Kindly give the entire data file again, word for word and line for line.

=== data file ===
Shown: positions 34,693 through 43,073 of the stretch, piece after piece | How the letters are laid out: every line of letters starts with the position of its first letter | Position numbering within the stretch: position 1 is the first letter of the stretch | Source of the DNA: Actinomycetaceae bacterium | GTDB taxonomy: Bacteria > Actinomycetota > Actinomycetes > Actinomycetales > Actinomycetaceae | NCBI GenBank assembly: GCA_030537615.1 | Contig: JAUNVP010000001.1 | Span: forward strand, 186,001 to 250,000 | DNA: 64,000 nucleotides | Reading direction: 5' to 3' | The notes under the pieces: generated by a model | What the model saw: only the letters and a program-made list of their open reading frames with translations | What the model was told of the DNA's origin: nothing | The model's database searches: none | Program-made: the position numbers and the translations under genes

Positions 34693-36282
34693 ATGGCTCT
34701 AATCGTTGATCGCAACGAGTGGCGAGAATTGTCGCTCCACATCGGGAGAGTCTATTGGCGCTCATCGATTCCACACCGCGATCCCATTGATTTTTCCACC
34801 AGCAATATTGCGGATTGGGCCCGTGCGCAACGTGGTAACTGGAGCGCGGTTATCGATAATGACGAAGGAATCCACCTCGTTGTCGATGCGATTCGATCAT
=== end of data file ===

Shown: positions 34,693 through 43,073 of the stretch, piece after piece | How the letters are laid out: every line of letters starts with the position of its first letter | Position numbering within the stretch: position 1 is the first letter of the stretch | Source of the DNA: Actinomycetaceae bacterium | GTDB taxonomy: Bacteria > Actinomycetota > Actinomycetes > Actinomycetales > Actinomycetaceae | NCBI GenBank assembly: GCA_030537615.1 | Contig: JAUNVP010000001.1 | Span: forward strand, 186,001 to 250,000 | DNA: 64,000 nucleotides | Reading direction: 5' to 3' | The notes under the pieces: generated by a model | What the model saw: only the letters and a program-made list of their open reading frames with translations | What the model was told of the DNA's origin: nothing | The model's database searches: none | Program-made: the position numbers and the translations under genes

Positions 34693-36282
34693 ATGGCTCT
34701 AATCGTTGATCGCAACGAGTGGCGAGAATTGTCGCTCCACATCGGGAGAGTCTATTGGCGCTCATCGATTCCACACCGCGATCCCATTGATTTTTCCACC
34801 AGCAATATTGCGGATTGGGCCCGTGCGCAACGTGGTAACTGGAGCGCGGTTATCGATAATGACGAAGGAATCCACCTCGTTGTCGATGCGATTCGATCAT